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Household Hazardous Waste

Why is household hazardous waste a problem?

Small quantities of hazardous materials are common in the homes of most Oregonians. Examples include pesticides, herbicides, poisons, corrosives, solvents, fuels, paints, motor oil, antifreeze, and mercury and mercury-containing wastes. Risks from household hazardous wastes stem from improper use, handling, storage and disposal. Some of these can be toxic in small quantities and represent significant hazards to human health and the environment.

According to national estimates, each home contains from three to eight gallons of hazardous materials in kitchens, bathrooms, garages, and basements. Throwing them in the garbage can threaten sanitation workers, who can be poisoned or injured by acids, fires, and explosions. The outcome of improper use and handling of household hazardous wastes is the potential contamination of surface water, groundwater, and air resulting in exposure to humans.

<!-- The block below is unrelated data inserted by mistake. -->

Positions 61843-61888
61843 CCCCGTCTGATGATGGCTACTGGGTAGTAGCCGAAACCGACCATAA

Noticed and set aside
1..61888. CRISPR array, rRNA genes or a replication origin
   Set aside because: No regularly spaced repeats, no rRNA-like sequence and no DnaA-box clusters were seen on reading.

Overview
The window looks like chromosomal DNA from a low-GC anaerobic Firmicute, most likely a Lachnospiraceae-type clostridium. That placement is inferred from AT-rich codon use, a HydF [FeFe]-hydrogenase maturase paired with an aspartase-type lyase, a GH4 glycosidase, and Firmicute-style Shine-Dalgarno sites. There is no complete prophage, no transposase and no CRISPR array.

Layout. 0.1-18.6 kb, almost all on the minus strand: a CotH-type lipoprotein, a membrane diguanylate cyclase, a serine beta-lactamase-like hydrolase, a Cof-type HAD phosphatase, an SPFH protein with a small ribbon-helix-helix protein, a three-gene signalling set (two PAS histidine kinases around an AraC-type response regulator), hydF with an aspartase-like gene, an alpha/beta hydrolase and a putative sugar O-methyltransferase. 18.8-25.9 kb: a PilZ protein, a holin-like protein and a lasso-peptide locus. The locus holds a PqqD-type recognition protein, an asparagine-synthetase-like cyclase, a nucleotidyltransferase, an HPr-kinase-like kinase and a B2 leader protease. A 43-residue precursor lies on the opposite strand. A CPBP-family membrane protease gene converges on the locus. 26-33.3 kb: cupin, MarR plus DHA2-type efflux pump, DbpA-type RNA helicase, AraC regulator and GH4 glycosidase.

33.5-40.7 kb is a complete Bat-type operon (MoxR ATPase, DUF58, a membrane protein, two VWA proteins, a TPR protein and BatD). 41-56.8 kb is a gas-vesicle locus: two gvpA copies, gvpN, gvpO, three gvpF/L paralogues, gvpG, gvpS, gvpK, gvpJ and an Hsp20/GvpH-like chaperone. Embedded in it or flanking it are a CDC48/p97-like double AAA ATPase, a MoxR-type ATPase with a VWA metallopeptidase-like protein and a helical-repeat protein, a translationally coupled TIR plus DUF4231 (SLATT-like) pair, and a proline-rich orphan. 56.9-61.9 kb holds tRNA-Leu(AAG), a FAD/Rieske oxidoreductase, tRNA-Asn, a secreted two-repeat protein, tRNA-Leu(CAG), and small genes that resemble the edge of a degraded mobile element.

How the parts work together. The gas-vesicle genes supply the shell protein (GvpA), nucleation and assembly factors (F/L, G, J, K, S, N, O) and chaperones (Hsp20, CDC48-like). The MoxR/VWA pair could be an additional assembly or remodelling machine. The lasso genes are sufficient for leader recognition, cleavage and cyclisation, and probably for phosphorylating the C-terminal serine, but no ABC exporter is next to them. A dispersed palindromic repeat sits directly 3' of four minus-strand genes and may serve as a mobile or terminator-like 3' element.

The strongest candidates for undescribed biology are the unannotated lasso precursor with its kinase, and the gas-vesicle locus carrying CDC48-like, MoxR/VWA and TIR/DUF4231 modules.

You should not dispose of your household toxic trash down the sink, on the ground, down a storm drain or in your garbage can.

How to minimize hazardous waste in your home

  1. Use safer alternatives.
  2. Read labels before purchasing. Watch for the words "caution," "warning," and "danger." Follow label directions.
  3. Buy only what you need and will use up.
  4. If you do have products left over, give them to friends, neighbors, or charitable institutions to use up.
  5. Take unwanted products to a hazardous waste collection site. 
  6. For a more comprehensive look at how to minimize hazardous waste in your home and find safer alternatives, the Hazardless Home Handbook is an informative resource.

Collection information 


Pete Pasterz
Program Coordinator

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